This security advisory was published in July 2021 following reports that a number of managed service providers (MSPs) became victims of a ransomware attack perpetrated by the REvil group through Kaseya VSA. The following is a summary of the attack, the CFC’s response, and initial recommendations for mitigation. 

Summary of the Kaseya VSA Supply Chain Attack

On July 2, 2021, a large-scale supply chain attack operation by the REvil ransomware group affected multiple Managed Service Providers (MSPs) and leveraged the MSP’s Kaseya VSA instances to infect the MSP’s clients. As of this writing, the attack campaign has affected 60 MSPs and over 1,500 end clients.

The attack was executed by compromising self-hosted Kaseya VSA servers. The threat actors appear to have gained access by abusing authentication bypass and command injection bugs present on the management web UI. Once threat actors gained access to the VSA servers, they quickly locked legitimate users out of the systems and delivered a malicious payload to end user systems the compromised IT management tool.

The Kudelski Security Cyber Fusion Center and Kudelski Group were not affected as this solution is not leveraged internally nor externally.

Systems Affected by the Kaseya VSA Attack

All self-hosted VSA servers are affected. Unfortunately, there is currently no patch available. Therefore it is strongly recommended to keep the servers shutdown.

Overview of the Kaseya VSA Attack

Once threat actors gained their initial access to VSA servers, they locked out administrators and leveraged VSA’s update mechanism to deploy their malware as a base64 encoded “.crt” file. 

The threat actors then used a powershell command to disable Windows Defender Antivirus, decode the file, and save it in the c:\kworking directory of the Kaseya VSA software (which was typically excluded from AV scanning as recommended by Kaseya). 

Finally, the agent.exe malware dropper is started by the Kaseya agentmon.exe binary, gaining system level privileges.

The malware dropper extracted from the encoded agent.crt file was digitally signed with a valid digital signature using the following information:


Email: [Brouilettebusiness@outlook[.]com]

SUBJECT: CN=Sectigo RSA Code Signing, CAO=Sectigo Limited, L=Salford, S=Greater Manchester, C=GB

Serial #: 119acead668bad57a48b4f42f294f8f0

Issuer: https://sectigo[.]com/

Once executed, the dropper writes the following files to the c:\Windows path:

MsMpEng.exe – a legitimate but very outdated Windows Defender executable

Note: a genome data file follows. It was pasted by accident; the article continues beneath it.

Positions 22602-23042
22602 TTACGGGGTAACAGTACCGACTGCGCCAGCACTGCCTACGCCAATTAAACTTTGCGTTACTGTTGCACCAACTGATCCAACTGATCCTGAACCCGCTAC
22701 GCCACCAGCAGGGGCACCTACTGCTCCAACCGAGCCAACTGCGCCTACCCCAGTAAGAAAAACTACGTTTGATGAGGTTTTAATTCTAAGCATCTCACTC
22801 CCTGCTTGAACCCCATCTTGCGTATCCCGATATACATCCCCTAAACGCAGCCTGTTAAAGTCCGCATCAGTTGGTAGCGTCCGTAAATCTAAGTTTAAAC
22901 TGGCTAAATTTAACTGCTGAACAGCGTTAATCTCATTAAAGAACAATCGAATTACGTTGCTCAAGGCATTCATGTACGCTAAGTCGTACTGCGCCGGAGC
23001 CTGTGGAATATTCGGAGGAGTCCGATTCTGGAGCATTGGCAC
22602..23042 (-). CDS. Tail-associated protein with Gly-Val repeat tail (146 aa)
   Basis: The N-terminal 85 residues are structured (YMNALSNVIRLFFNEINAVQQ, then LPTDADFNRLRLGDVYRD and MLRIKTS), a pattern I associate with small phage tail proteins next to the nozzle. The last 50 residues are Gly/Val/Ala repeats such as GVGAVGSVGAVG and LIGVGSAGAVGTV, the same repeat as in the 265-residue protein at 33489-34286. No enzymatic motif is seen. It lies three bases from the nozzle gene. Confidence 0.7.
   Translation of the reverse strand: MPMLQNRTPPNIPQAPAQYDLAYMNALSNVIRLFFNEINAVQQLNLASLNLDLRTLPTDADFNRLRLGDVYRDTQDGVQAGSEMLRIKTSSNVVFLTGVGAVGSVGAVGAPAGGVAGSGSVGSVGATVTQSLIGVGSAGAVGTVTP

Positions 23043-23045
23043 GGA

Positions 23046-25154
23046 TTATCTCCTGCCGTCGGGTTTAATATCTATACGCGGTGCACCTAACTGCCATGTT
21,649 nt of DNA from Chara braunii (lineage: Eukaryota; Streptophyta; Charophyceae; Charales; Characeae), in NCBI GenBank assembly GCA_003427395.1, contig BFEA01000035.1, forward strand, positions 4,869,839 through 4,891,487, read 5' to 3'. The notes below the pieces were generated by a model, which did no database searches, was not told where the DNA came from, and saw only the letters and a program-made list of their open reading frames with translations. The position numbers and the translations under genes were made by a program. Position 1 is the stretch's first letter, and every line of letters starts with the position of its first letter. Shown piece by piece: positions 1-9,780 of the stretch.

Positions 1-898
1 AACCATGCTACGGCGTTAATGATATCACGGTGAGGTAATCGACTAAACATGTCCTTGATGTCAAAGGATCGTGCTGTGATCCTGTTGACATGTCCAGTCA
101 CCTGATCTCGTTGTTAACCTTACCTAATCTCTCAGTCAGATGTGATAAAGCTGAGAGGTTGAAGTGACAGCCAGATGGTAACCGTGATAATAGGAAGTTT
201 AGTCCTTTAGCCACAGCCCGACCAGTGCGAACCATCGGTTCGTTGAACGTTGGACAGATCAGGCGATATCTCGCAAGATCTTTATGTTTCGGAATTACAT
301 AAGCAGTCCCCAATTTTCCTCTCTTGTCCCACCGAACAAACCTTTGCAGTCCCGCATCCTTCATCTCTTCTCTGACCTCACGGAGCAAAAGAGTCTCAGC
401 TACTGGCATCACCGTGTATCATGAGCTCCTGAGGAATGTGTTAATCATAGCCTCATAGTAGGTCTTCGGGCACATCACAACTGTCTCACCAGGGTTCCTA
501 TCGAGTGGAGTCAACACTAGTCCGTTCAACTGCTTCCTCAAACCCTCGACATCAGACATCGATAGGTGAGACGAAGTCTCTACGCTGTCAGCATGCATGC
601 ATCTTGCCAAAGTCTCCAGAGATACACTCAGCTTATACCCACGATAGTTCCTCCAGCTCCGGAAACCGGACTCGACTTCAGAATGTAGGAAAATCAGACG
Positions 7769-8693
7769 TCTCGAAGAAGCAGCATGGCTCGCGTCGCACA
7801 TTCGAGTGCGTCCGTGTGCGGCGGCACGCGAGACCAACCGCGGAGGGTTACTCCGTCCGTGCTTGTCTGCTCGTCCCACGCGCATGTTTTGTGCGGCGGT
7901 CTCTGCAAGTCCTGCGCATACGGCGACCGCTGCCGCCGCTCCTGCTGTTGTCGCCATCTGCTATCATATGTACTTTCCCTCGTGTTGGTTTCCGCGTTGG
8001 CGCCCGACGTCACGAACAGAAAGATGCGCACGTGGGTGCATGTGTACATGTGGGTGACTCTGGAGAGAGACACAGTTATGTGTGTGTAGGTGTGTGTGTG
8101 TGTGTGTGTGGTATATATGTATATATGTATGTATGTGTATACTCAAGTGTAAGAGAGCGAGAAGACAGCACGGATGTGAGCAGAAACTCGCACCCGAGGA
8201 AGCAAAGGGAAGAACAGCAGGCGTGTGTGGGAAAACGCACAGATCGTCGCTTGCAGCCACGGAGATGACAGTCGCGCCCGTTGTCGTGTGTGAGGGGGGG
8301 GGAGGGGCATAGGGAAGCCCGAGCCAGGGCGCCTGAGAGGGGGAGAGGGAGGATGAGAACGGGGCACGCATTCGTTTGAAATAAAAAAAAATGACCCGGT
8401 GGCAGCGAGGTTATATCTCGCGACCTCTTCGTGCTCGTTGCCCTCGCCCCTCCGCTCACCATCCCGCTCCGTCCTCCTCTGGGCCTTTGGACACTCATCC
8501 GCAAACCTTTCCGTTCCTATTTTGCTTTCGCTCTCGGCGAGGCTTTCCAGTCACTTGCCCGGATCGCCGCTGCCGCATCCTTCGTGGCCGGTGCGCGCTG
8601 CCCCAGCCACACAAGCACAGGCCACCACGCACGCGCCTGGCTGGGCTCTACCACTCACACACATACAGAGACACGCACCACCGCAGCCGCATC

Mpsvc.dll – the encryptor payload compiled as a dynamic link library that is sideloaded by the vulnerable Defender executable

Known associated IOCs (SHA256) include:

agent.exe (d55f983c994caa160ec63a59f6b4250fe67fb3e8c43a388aec60a4a6978e9f1e)

mpsvc.dll (e2a24ab94f865caeacdf2c3ad015f31f23008ac6db8312c2cbfb32e4a5466ea2)

mpsvc.dll (8dd620d9aeb35960bb766458c8890ede987c33d239cf730f93fe49d90ae759dd)

The threat actors appear to have performed initial exploitation activity from the following IP addresses:

18.223.199[.]234 (Amazon Web Services)

161.35.239[.]148 (Digital Ocean)

35.226.94[.]113 (Google Cloud)

162.253.124[.]162 (Sapioterra)

CFC Monitoring & Response

Kudelski Security’s Cyber Fusion Center has been actively monitoring this attack campaign and continues to track the situation to keep our clients updated. The CFC will perform threat hunting on the IOCs listed in this advisory and any updated IOCs released in the future.

Additionally, the techniques leveraged by the threat actors in this attack campaign are not unique or novel. Several threat actors have leveraged PowerShell cmdlets to disable security solutions in the past and often use the Certutil binary to decode or download malicious files. The CFC is able to actively monitor and respond to these techniques leveraging Endpoint Detection and Response (EDR) tooling.

Learn more about Kudelski Security’s Managed Endpoint Detection & Response capabilities

Patching Kaseya VSA

Kaseya’s R&D team was able to replicate the attack vector and is working on remediating the malicious code and applying necessary patches.

Temporary Mitigations for the Attack

Kaseya put all Kaseya-hosted VSA servers that are part of Kaseya’s SaaS solution in maintenance mode to prevent further exploitation.

Self-hosted VSA servers should remain shutdown until Kaseya provides a patch for the issue.


Was this article helpful?